Sunday, August 9, 2015

Running in a Herd

Mrs. Moose flips through her Running Guide to London Book...

"I think I am going to go do Petts Wood and Jubilee Park tomorrow. I think I can make it a 10 miler if I loop both"

Mr. Moose looks up from his computer screen, and tentatively asks...

"Can I join you?"

This was one of the best questions my husband ever asked me (besides the obvious one of 'will you marry me'). I have always felt pangs of guilt as I would jog away from him to take my place on the starting line of a half, and always wished he would give it a try himself. I would never race WITH him.. no no, I want to have a LONG and PEACEFUL marriage. Knowing he is running the same race as me however I would find very motivating and we could then celebrate together. He is slowly getting back into running after a long hiatus, so I am silently hopeful. Supportive but not pushy.

"Of course!" I say delighted.

There are certain things everyone in a group run (be it 2 or 20 people) must understand on the get go. These are more guidelines really, as some running clubs can be very competitive (causing most of these rules to fly out the window). Think of this as more 'running with mates'.
  1. ONE person leads. The last thing you want is a quarrel mid run. Just roll with it unless there is some major deviation. Believe me, the leader will feel silly and buy you a beer afterwards. 
  2. Be flexible. This seems a bit weird after Rule One, but sometimes NOT following a path can lead to wonderful views, tucked away pubs, animal sightings, etc.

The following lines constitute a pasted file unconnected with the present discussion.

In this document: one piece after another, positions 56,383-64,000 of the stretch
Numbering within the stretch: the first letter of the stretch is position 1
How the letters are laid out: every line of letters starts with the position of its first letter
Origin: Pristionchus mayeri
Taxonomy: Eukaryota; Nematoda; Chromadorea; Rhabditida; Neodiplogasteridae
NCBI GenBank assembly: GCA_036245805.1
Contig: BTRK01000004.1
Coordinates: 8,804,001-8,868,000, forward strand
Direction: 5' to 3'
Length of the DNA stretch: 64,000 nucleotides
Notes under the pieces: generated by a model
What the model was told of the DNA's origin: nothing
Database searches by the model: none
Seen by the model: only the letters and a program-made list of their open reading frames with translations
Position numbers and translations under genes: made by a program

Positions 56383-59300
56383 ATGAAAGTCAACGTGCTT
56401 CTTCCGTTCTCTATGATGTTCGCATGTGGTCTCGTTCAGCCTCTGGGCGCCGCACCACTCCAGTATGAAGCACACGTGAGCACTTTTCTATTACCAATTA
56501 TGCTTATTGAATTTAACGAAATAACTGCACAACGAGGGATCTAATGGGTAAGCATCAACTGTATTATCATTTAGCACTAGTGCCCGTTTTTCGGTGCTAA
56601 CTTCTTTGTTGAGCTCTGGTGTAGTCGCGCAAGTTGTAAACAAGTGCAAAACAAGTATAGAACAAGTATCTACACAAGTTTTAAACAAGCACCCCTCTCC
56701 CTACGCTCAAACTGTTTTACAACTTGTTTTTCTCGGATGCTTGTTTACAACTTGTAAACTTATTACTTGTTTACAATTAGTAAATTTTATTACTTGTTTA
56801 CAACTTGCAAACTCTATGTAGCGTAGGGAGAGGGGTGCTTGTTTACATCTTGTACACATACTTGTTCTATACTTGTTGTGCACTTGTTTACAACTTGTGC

3. Long runs are not meant to be race runs. Its good to settle on a pace range before setting off, but don't suddenly try and take lead. It's weird and causes aggro. 
  4. If you are running with mixed abilities, don't get angry if the final distance was way shorter than your desired goal. You can always get more miles in-- group runs are about camaraderie
  5. Let people know if you will be stopping and taking pictures. People can then get a free 'slow' pace whilst waiting and then you simply catch up. Back in the game!
I am not use to running with others on non-race days (moose are quite isolated creatures), but I really enjoyed running with my other half. We both had headphones on but its was reassuring to have him there, especially when we did get a tad lost (yes yes I was leading...). He likes a bit more structure to his runs (a set, known path that can be easily followed) but we made it work, and I felt I could help him pace himself.. leading to his longest run in a while. He helped me by being there in the peripheral vision-- willing me forward on the inclines (I can't let him see I am tired!!)

We got off at Chiselhurst and the Wood literally started across the road. It was bit confusing at first (where does this trail start??) but we eventually found the Petts Wood Circular Trail and set off on it. We passed horses, cows, sheep, and an amazing house that looked like it belonged in an alpine forest (*jealous*). There were some inclines, but the views were wonderful. It was hard to imagine central London being only 25 minutes away. This map may have been helpful but hindsight is 20/20...

::Waiting at the train station post run ::

Mr. Moose looks at me and smiles, "Thank you for letting me come with you. It was an amazing run!"

Did I do my desired mileage? No. But with praise like that from my best friend-- I was not too fussed ;)

No comments:

Post a Comment